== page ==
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Route From the Doolittle to the Ricardo Montalban Is Changing

May 07, 2000|DON SHIRLEY | Don Shirley is the Times' theater writer

Details have changed on the big plan to convert Hollywood's Doolittle Theater into the Ricardo Montalban Theatre. But the ultimate goal remains the same.

As first outlined last year, the city was going to buy the Doolittle from UCLA and then convey it to Regent Properties as part of a major redevelopment project. Regent would, in turn, contract with the Ricardo Montalban Nosotros Foundation to operate and renovate the theater as a Latino-oriented performance center.

Now, however, Regent has been removed from the process. Its redevelopment project has shrunk. The Doolittle is no longer part of it.

This means that if Montalban Nosotros is to take over the Doolittle, it's going to have to come up with the $2.1-million purchase price. Not that UCLA can sell the theater directly to Montalban Nosotros--in order to sell a building without competitive bidding, a government agency (UCLA) can sell only to another government agency (the city). However, after buying the building with Montalban Nosotros money, the city can then turn it over to the foundation.

So the pressure is on the foundation. It must officially convince the city's Community Redevelopment Agency, and then the City Council, that its business plan is solid enough to support the Doolittle without the involvement of Regent. And if that can be accomplished, the foundation must then make a down payment of $400,000 within the next two or three months--or, of course, come up with the total purchase price within the same time frame.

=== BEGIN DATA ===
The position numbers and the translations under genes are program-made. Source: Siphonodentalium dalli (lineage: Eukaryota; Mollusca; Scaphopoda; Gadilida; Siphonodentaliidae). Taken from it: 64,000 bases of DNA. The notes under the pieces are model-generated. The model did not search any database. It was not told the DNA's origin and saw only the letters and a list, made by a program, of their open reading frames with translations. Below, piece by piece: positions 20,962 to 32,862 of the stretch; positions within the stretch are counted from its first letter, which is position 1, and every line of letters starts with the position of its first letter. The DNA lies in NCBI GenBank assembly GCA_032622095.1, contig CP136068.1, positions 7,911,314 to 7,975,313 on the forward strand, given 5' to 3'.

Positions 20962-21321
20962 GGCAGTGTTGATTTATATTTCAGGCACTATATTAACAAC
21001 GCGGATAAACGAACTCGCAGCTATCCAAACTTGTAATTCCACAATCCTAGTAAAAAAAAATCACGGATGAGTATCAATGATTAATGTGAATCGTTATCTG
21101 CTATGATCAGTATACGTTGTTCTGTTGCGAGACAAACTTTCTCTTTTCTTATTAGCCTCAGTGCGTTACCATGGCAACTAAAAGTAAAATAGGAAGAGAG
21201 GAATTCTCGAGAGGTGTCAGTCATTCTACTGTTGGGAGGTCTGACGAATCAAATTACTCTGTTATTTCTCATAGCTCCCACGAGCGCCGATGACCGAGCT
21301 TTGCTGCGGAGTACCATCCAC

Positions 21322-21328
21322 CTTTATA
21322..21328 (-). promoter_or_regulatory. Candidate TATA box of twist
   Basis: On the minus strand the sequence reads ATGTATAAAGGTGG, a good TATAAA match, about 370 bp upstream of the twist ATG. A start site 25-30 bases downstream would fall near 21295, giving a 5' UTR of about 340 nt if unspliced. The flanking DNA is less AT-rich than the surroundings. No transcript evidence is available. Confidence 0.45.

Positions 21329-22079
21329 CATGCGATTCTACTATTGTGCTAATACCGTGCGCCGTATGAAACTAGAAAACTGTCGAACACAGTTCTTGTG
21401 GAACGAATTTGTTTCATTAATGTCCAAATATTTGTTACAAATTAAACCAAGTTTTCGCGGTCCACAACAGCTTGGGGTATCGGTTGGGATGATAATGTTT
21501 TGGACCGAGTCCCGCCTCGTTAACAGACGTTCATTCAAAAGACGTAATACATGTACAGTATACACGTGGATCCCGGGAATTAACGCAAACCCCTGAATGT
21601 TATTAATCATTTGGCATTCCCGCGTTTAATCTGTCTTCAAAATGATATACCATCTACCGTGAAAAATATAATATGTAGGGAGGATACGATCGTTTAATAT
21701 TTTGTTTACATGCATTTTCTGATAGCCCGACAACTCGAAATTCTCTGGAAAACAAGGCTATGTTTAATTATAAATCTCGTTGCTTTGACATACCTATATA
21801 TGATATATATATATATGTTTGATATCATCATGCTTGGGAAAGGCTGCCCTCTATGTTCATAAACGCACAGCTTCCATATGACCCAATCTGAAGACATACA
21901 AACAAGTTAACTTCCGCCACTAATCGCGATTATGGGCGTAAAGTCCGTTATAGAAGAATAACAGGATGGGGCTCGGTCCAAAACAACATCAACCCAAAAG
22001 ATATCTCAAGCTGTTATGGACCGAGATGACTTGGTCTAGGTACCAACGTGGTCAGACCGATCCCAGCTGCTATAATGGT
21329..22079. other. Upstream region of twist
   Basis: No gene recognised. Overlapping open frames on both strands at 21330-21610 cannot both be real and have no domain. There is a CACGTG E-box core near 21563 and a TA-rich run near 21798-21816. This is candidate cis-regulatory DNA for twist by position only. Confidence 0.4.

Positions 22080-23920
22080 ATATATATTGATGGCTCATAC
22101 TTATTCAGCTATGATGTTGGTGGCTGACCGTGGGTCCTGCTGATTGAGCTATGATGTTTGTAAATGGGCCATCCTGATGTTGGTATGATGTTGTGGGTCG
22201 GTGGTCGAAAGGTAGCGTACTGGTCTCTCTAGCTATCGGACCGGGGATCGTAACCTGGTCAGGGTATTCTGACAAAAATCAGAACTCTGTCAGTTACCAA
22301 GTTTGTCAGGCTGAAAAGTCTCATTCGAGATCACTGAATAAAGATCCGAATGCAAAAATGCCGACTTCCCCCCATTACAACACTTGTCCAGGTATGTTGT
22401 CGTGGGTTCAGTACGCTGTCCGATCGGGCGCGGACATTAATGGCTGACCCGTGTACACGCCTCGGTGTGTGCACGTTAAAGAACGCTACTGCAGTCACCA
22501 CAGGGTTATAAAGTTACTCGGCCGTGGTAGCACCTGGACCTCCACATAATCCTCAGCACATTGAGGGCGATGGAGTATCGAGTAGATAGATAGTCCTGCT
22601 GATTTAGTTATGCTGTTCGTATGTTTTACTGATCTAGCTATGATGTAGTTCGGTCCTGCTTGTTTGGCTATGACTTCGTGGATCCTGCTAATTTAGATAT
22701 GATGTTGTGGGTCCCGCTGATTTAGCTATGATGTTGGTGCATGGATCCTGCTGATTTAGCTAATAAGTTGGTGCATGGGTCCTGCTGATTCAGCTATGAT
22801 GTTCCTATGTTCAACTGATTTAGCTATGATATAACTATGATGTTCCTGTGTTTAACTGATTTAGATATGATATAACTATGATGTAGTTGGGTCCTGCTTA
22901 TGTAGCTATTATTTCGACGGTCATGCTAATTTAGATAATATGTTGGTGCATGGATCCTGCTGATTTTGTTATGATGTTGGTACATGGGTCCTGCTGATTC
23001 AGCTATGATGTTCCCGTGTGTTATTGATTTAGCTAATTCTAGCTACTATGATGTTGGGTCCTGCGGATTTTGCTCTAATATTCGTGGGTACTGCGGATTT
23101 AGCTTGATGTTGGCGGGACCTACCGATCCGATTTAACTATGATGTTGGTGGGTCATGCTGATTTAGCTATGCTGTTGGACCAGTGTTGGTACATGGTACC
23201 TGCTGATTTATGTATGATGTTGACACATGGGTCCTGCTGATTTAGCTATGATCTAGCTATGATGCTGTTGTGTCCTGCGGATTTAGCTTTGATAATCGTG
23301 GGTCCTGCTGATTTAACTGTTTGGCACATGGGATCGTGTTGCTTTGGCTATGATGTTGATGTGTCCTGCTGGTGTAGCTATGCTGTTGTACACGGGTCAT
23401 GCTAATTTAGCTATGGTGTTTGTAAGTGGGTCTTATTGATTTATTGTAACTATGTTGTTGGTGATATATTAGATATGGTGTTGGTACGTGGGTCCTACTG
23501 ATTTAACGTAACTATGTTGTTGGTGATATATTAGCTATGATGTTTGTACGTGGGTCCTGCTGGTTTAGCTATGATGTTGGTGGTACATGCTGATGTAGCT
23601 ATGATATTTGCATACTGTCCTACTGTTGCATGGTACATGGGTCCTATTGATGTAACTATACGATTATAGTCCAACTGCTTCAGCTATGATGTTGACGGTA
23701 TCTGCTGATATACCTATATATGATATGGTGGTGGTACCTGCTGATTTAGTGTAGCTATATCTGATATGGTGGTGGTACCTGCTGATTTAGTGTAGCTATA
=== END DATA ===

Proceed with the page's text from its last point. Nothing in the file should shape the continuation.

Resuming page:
On the bright side, the foundation's interim executive director, Al Pina, noted that the new arrangement frees the foundation from its obligations to Regent to renovate the theater within a given time frame. While Pina hopes such renovations will eventually be made, money that was to have been raised for that purpose can now be used for the purchase.

Furthermore, fund-raising should be easier "now that it's in our court, now that we are the developer," Pina said.

He emphasized that one of the foundation's proposed uses for the facility and an adjacent building is education, as part of a planned arts academy--and "there are plenty of education dollars out there." He also expressed the hope that the city itself might chip in as much as $400,000 from the percentage of developers' fees required to go to arts projects, as well as in grants from the city's Cultural Affairs Department.

If Montalban Nosotros should fail to make its case, there probably wouldn't be time for the city to find another operator. Because the process has been delayed beyond initial projections, the city is already making monthly $15,000 payments toward the deposit in order to hold the building off the market. UCLA probably wouldn't permit this to continue indefinitely, although the university has reportedly offered to finance the balance of the purchase at a market rate for two years.

Redevelopment agency project manager Jeff Skorneck said that "a wellspring of goodwill" exists within the city government toward the Montalban Nosotros project and that he fully expects the project to move forward.

FYNSWORTHALLEY.COM: For six years, L.A. was the home of the Spotlight Series, a line of recordings primarily devoted to theater music. It was part of the larger Varese Sarabande label. Under the guidance of producer Bruce Kimmel, Spotlight turned out 106 albums.

But Varese Sarabande discontinued the Spotlight Series at the end of the year. So Kimmel is starting his own shop, Fynsworth Alley, which will serve up similar fare.

Based in Studio City, like Varese Sarabande, Fynsworth Alley ("It doesn't mean anything, but I wanted a name more obscure than Varese Sarabande," said Kimmel) will start recording next month and release something by September, Kimmel hopes. For the first three months of every release, the recordings will be sold only over the Internet, and those copies will include an extra track. Kimmel realizes the market for this music is limited, but "if we can educate our niche buyers to use the Web site, we can make money." He said that the Spotlight Series operated in the black during much of its life.

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